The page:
Dec 5, 2020
A cozy winter village
When snow blankets the steep slopes of the Pyrenees—the mountain range that forms a natural border between Spain and France—the cozy Spanish village of Benasque offers a cheerful refuge on a winter"s eve. Beautifully preserved Romanesque and Renaissance manors and churches line the narrow cobblestone streets, and it"s easy to feel as though you"ve stepped back in time. Aside from these cultural charms, most visitors come to Benasque for outdoor adventure. Surrounded by the highest peaks of the Pyrenees, the Benasque Valley receives heavy snowfall and is a popular skiing destination. Summer attracts even more visitors to the area, when hiking, mountain biking, paragliding, and river rafting are big draws.
Dec 4, 2020
Protecting wildlife today and tomorrow
For World Wildlife Conservation Day, we"re dropping in to visit a herd of African elephants at Addo Elephant National Park in South Africa. Established in 1931 to protect a small herd of just 11 African elephants, today Addo ranks as third largest of the 19 national parks in South Africa. It provides a safe haven for about 600 of these magnificent creatures, as well as Cape buffaloes, various antelope species, lions, hyenas, and endangered black rhinos.
Dec 3, 2020
A Carpathian Christmas celebration
Nestled at the foot of Mount Tampa in the Southern Carpathian Mountains of Romania, Brașov is a wonderful example of medieval Europe"s intersecting cultures. Founded by Teutonic Knights, settled by Saxons and Hungarians, and influenced by the Ottoman Empire, the Tartars, and the native Romanians, the city"s Gothic architecture and unique cuisine reflect its rich history. The city"s Christmas market is held throughout the month of December and is dominated by a 90-foot-tall, live Christmas tree. The market"s numerous stalls feature food, drink, and local crafts.
Dec 2, 2020
On this day in 1980, President Jimmy Carter signed into law the Alaska National Interest Lands Conservation Act, which converted massive tracts of Alaskan wilderness into protected land. That single act 40 years ago doubled the size of the entire National Park System. Alaska"s eight national parks cover more than 54 million acres. The Cove of Spires, shown here, is just one of the dramatic glacial landscapes that you can experience in Kenai Fjords National Park. Located near Seward, the park is home to 38 glaciers, which cover over half the park"s area in ice—though climate change has reduced them drastically over the last decades.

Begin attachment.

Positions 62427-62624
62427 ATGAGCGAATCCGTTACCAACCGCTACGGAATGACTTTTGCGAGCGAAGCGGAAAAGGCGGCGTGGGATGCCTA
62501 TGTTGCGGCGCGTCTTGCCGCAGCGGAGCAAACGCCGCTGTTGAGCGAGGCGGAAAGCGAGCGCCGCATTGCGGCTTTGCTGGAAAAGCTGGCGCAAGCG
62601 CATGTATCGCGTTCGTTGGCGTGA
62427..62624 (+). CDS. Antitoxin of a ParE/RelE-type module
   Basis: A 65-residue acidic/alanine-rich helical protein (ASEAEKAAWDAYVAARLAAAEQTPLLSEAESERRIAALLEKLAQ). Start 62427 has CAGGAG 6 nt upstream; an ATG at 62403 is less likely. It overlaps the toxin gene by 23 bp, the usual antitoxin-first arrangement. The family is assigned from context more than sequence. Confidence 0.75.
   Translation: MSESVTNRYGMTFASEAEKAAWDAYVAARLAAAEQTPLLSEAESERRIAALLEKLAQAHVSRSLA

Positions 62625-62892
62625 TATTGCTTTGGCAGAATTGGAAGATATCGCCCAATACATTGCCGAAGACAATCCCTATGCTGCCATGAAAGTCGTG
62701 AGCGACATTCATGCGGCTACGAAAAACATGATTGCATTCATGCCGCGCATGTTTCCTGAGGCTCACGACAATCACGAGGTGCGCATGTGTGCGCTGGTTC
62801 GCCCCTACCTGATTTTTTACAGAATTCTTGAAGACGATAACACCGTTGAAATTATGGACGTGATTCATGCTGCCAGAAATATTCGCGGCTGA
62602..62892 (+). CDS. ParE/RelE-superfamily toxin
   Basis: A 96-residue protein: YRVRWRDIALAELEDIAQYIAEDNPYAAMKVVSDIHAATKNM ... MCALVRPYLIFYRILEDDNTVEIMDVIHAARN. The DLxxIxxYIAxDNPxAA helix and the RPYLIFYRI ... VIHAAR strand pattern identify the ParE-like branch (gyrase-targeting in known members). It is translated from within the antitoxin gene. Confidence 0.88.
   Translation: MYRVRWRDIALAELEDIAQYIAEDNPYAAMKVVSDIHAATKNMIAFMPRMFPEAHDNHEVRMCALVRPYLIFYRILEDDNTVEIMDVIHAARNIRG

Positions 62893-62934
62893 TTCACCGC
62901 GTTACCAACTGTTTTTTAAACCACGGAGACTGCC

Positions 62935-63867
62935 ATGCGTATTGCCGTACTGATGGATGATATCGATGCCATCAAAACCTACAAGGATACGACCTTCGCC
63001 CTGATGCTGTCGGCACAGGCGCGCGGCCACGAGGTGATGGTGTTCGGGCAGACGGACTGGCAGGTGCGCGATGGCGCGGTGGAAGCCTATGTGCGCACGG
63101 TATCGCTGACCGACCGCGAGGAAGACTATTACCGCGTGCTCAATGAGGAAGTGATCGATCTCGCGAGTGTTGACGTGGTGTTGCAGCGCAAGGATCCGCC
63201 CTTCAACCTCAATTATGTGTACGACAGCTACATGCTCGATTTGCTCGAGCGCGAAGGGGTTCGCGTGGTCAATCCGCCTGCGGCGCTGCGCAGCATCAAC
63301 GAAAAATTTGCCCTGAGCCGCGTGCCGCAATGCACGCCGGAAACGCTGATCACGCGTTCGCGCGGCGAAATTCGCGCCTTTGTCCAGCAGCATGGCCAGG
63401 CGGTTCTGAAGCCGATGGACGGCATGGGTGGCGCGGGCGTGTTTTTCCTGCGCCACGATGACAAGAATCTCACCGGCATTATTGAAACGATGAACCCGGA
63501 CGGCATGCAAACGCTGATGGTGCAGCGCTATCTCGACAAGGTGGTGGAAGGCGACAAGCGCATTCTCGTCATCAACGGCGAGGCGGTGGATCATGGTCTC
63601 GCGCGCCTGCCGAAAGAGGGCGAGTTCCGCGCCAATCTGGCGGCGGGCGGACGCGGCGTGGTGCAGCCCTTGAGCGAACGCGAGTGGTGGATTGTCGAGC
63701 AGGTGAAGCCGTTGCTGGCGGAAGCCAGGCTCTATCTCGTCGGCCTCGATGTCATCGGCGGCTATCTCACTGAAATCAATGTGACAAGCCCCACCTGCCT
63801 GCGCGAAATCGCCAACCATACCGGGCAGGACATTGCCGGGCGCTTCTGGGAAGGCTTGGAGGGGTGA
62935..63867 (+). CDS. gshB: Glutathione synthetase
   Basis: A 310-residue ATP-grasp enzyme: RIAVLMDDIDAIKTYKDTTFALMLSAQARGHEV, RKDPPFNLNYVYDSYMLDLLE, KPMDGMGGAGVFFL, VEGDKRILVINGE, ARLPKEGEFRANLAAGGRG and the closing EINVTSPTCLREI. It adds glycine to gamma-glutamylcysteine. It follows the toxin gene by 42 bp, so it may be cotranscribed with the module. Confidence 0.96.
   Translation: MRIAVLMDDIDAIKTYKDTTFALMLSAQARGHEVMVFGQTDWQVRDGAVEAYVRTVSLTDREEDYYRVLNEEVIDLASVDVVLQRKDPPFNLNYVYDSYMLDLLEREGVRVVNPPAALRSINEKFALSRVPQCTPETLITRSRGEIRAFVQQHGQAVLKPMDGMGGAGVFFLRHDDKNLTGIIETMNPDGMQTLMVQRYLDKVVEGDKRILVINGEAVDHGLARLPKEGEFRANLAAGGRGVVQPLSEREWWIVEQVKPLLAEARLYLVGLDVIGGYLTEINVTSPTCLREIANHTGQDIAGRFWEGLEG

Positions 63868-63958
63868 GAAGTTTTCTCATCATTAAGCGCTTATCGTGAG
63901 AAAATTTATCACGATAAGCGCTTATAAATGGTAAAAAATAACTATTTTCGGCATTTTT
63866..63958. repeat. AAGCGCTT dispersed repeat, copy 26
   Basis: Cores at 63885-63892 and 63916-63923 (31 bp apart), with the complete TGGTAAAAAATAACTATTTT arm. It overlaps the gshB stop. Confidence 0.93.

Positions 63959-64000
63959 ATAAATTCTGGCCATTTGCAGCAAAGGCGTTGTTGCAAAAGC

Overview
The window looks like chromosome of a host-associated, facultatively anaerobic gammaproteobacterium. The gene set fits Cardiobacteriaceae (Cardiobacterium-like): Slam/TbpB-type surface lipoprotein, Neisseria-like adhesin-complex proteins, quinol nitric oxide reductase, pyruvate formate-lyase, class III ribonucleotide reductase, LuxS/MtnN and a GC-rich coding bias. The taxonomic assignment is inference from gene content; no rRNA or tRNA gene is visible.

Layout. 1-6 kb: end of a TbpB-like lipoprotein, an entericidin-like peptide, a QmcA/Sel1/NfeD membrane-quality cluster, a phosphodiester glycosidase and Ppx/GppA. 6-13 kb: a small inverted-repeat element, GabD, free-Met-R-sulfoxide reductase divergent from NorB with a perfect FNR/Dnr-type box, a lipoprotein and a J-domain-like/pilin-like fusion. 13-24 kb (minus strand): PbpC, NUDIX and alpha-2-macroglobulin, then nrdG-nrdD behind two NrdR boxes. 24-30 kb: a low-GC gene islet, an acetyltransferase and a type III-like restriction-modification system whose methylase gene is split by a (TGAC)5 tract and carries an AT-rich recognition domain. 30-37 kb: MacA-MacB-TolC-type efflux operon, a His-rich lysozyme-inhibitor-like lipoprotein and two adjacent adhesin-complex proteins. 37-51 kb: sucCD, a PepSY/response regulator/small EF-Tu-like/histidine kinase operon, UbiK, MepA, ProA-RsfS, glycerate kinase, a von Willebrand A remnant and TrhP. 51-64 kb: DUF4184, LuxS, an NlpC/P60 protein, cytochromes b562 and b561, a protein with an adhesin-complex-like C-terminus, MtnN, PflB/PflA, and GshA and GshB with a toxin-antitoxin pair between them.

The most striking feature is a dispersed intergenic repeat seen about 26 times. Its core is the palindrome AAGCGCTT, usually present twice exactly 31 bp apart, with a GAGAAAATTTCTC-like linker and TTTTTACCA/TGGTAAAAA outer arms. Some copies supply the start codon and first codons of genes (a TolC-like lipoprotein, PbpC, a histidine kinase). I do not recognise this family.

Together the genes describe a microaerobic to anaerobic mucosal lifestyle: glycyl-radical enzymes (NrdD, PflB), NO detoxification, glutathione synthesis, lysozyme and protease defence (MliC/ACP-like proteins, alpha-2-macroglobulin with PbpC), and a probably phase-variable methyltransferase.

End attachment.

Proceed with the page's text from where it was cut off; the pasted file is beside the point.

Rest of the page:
Dec 1, 2020
These common terns sharing a fish have the right idea for today, which is Giving Tuesday. Held annually on the Tuesday after the US Thanksgiving, the global movement serves to encourage acts of generosity during the holidays, when consumerism seems to be the focus for so many. Giving Tuesday was founded in 2012 by New York"s 92nd Street Y in partnership with the United Nations Foundation. Originally observed only in the US, it"s grown into a worldwide celebration of generosity promoted by a newly independent organization. There are several ways you can participate: Donate to the cause of your choice, volunteer your time, or just do something nice—even sharing a fish counts.
Nov 30, 2020
A water loch-ed castle
Located on a small island where three sea lochs meet in northwestern Scotland, the current Eilean Donan Castle is just the latest incarnation of several monastic cells and Scottish clan strongholds that have occupied the tidal islet since the 7th century. The first fortified castle was built in the 13th century to defend against invading Vikings who occupied much of Scotland at the time. An iconic symbol of Scotland, from the 14th to 18th centuries the castle was mostly held by the Mackenzies and defended by the MacRaes, both storied clans of the Scottish Highlands. The castle was destroyed in 1719 by the invading British Royal Navy during the Jacobite Uprising, but was rebuilt along its earlier design in the early 20th century by Lt. Colonel John MacRae-Gilstrap.
Nov 29, 2020
New Zealand s loneliest mountain
According to the legends of New Zealand"s Indigenous Māori people, the lonely Mount Taranaki wasn"t always lonely. Taranaki, the story goes, once lived among other mountains in the North Island"s center. But Taranaki feuded with the powerful volcano Tongariro over the love of the pretty peak Pīhanga. In their epic battle, the now flat-topped Tongariro lost his head but emerged victorious. The vanquished Taranaki wandered west, cutting trenches as he trudged to the shore and filling them with lovesick tears to create the region"s rivers.
Nov 27, 2020
Green is the new black
Black Friday traditionally marks the start of the holiday shopping season, but while bargain hunters scramble online this year to bag a discount or two, we"ve found a treat that money can"t buy—this view. Here on the crystalline waters of a lake in Glacier National Park, there"s no waiting in line as we take in the stunning scenery and marvel at the towering snow-capped peaks along the Continental Divide. If you prefer your adventure to take place on dry land, there are over 700 miles of trails to hike within the park—perfect for burning off those turkey and pumpkin-pie calories.